His desire of seeing foreign lands, especially Italy, was satisfied by his father's permission (1638) to undertake a continental journey, designed to extend over several years. He was courteously received at Paris by Lord Scudamore, Viscount Sligo (the English ambassador, and son of the Sir James Scudamore celebrated in the Faerie Queene), who introduced him to Hugo Grotius, then engaged in an abortive scheme for uniting the Protestant Churches of Sweden, Denmark, Norway and England. Grotius was then in the service of Oxenstiern as Swedish ambassador to France, having renounced the citizenship of his native Holland. In a few days Milton left Paris for Italy, taking ship at Nice, landing at Genoa, and proceeding thence by Leghorn and Pisa to Florence.

At Florence he was hospitably entertained by the 'Academies' (private societies of learned dilettanti), and was allowed full liberty of speech on religious subjects—a concession “singularly polite,' as he himself allows. Those of his productions that, as was customary, he recited before these societies, were received with written encomiums, which the Italian not forward to bestow on men of this side the Alps.'

From Florence he proceeded to Rome, for a sojourn of

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nearly two months. He was shewn the treasures of the Vatican by its librarian, Lucas Holsten, and entertained by Cardinal Barberini, who had constituted himself a voluntary British consul at Rome. At one of his public musical entertainments, the Cardinal waited for Milton at the door, and taking him by the hand, led him into the assembly. At these concerts the poet heard the celebrated Leonora Baroni, who, singing with her mother and sister, was the delight of all her hearers. Their audience sometimes included the Pope himself. Three several tributes of Latin verse were dedicated by Milton to the songstress. The compliments are extravagant enough:

- One Leonora made Tasso mad : this would have brought him back to reason.' 'Parthenope the Siren is not buried (as is fabled) in Naples, but lives at Rome.' God himself, mutely diffused through all else, speaks only in her.' This last,' observes Charles Lamb, 'requires some candour of construction (besides the slight darkening of a dead language) to cast a veil over the ugly appearance of something very like blasphemy.' But the writer was in an unhealthy, heated atmosphere of exaggerated flattery. At Rome a poet named Salsillus anticipated Dryden's famous lines with a difference, making Milton superior to Homer, Virgil, and Tasso. The compliment was repaid in kind. It was the custom of the time and of the country—' flattery and fustian 1.'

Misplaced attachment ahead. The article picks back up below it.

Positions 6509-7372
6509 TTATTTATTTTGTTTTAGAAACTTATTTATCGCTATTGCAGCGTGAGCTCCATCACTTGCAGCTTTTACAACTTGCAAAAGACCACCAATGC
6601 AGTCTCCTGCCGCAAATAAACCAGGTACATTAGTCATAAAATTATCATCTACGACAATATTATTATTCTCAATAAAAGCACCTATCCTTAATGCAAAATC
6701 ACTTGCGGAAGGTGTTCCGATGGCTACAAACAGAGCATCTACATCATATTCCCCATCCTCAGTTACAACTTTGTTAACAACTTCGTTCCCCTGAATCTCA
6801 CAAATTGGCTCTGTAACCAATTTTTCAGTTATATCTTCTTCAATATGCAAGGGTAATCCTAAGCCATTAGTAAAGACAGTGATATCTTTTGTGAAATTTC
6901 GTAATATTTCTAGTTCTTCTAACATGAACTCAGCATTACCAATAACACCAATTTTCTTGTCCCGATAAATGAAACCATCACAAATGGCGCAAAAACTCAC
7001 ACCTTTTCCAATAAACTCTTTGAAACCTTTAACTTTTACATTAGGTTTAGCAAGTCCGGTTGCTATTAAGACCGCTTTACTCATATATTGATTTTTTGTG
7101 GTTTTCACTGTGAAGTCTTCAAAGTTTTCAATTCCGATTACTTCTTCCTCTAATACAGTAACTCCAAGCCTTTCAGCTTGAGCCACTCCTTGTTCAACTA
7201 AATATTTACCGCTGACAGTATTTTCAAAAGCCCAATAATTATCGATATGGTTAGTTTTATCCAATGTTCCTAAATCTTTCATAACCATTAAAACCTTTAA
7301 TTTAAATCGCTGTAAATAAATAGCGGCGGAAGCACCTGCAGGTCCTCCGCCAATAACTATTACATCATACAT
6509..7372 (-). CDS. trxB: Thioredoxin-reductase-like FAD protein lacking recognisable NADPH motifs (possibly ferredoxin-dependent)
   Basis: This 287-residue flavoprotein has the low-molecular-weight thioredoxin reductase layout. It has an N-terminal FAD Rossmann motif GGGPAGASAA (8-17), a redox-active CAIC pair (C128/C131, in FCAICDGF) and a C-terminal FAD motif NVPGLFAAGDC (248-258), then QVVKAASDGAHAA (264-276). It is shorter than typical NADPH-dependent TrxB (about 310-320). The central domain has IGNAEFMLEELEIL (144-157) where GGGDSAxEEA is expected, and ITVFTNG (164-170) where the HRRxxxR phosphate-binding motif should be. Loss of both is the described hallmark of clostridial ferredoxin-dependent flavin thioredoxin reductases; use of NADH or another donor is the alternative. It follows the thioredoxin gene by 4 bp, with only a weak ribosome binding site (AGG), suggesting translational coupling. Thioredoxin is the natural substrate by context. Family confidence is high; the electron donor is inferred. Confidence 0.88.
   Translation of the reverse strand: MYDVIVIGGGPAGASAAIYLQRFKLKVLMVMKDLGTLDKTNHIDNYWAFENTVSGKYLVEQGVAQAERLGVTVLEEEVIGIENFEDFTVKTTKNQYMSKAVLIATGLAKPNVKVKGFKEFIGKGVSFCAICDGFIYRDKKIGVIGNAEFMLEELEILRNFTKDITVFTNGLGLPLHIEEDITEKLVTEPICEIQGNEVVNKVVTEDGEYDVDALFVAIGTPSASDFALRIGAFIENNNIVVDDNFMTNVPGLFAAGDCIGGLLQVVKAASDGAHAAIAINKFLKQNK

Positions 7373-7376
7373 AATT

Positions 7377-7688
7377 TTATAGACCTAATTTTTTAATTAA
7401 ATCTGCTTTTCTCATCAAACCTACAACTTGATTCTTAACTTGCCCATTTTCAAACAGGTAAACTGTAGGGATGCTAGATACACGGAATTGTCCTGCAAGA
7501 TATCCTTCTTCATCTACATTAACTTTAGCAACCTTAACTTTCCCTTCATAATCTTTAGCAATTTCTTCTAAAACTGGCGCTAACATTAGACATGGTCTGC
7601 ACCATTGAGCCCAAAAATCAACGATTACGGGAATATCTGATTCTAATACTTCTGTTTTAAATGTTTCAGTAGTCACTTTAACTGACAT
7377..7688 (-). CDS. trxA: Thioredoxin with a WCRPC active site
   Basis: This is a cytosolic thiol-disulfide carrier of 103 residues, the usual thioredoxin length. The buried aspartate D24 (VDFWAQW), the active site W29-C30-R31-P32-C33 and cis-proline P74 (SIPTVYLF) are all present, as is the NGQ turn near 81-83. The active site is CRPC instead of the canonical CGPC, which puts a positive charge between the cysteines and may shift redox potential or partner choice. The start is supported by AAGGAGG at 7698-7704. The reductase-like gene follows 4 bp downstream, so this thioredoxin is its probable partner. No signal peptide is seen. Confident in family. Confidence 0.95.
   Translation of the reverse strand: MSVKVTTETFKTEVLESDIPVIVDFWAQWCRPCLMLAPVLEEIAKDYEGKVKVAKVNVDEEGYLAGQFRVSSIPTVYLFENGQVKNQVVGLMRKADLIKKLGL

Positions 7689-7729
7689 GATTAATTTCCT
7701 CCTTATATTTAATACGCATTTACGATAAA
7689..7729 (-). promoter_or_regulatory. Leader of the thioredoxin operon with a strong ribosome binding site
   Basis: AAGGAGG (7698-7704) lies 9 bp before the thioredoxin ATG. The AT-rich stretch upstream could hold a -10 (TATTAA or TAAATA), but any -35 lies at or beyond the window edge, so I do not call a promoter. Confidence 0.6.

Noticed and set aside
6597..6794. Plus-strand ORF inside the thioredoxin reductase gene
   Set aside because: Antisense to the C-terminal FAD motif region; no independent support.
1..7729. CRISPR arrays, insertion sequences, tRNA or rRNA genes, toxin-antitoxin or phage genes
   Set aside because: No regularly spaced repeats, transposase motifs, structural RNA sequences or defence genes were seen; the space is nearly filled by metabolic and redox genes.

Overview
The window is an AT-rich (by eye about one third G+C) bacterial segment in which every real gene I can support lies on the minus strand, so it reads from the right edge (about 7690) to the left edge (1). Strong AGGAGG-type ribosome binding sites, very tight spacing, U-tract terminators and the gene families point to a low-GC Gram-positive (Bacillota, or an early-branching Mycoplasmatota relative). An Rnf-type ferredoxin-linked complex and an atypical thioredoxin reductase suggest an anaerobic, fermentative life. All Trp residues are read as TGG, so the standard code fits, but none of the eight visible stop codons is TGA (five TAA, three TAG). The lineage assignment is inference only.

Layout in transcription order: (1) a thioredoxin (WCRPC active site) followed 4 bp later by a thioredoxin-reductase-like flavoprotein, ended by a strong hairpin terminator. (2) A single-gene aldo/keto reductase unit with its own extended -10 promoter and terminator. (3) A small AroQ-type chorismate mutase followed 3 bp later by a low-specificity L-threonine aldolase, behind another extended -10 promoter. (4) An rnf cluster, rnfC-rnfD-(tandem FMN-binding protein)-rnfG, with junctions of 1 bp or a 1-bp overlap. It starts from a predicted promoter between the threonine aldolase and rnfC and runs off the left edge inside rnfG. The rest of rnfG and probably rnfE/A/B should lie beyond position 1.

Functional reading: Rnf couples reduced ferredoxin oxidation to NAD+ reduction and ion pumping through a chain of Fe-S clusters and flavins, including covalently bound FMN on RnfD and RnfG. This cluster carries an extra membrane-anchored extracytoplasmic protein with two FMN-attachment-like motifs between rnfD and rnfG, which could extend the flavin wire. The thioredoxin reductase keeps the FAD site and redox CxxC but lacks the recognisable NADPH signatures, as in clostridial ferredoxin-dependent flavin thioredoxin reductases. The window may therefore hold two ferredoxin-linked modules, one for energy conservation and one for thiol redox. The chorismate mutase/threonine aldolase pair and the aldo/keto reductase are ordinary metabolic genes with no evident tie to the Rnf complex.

Milton left Rome for Naples, where he became (Nov. 1638) acquainted with Manso, Marquis of Villa (patron of Tasso and Marini), now in his seventy-seventh year. The Marquis paid his visitor great attention, and apologized for not carrying his civilities even further, as he would have done if the young Englishman had not spoken so freely on religious subjects. In that particular Milton did not follow the maxima commended as a 'Delphian oracle' by Sir Henry Wootton in the Letter prefixed to Comus, although he found it in other matters ' most useful,' as he acknowledges. He was never the first to begin any conversation on religion ; but if any questions

1 Areopagitica. See p. lvii. infra. 2 • I pensieri stretti, ed il viso sciolto'-(close thoughts, and open face.) were put to him concerning his faith, to declare it without any reserve or fear :'

In the same independent spirit he “found and visited the famous Galileo, grown old, a prisoner (in his own house) to the Inquisition for thinking in astronomy otherwise than the Franciscan and Dominican licensers thought?.'

Manso's courtesies were acknowledged in some Latin verses, complimenting him upon his biographies of the poets, whom he had cherished in life, and expressing the writer's desire that when he too should sing a lofty theme-the wars of Arthur and the 'Table Round'— his fate would assign him such a friend. The answer of the Marquis was a gift of two engraved goblets, and an accompanying epigram, that Milton would be 'non Anglus sed Angelus' if only his creed were the true one.

The traveller (February 1639) went back to Rome, although he had heard that the English Jesuits there had laid a plot against him. But he fearlessly stayed two months, defending the reformed religion in the very metropolis of popery. He then, unharmed, revisited Florence, 'where he was received with as much affection as if he had returned to his native country.' He left after two months, passing through Bologna and Ferrara to Venice. At or near Bologna he appears to have met with an Italian lady who 'praised her native tongue as that in which Love delighted. To her Milton dedicated five attempts in Italian verse. That addressed to Diodati is a description of the fair one, and an avowal of his own captivity.

In Venice Milton remained for a month, shipping off to England a great quantity of books and music. Thence he went to Geneva, where he was daily in the society of Diodati's uncle, John, thé Professor of Theology. There, in the album of a Neapolitan nobleman, he wrote the last two lines of Comus, adding . Cælum, non animum muto, qui trans mare curro.' (June 10, 1639.)

Through Paris he returned to England, late in July or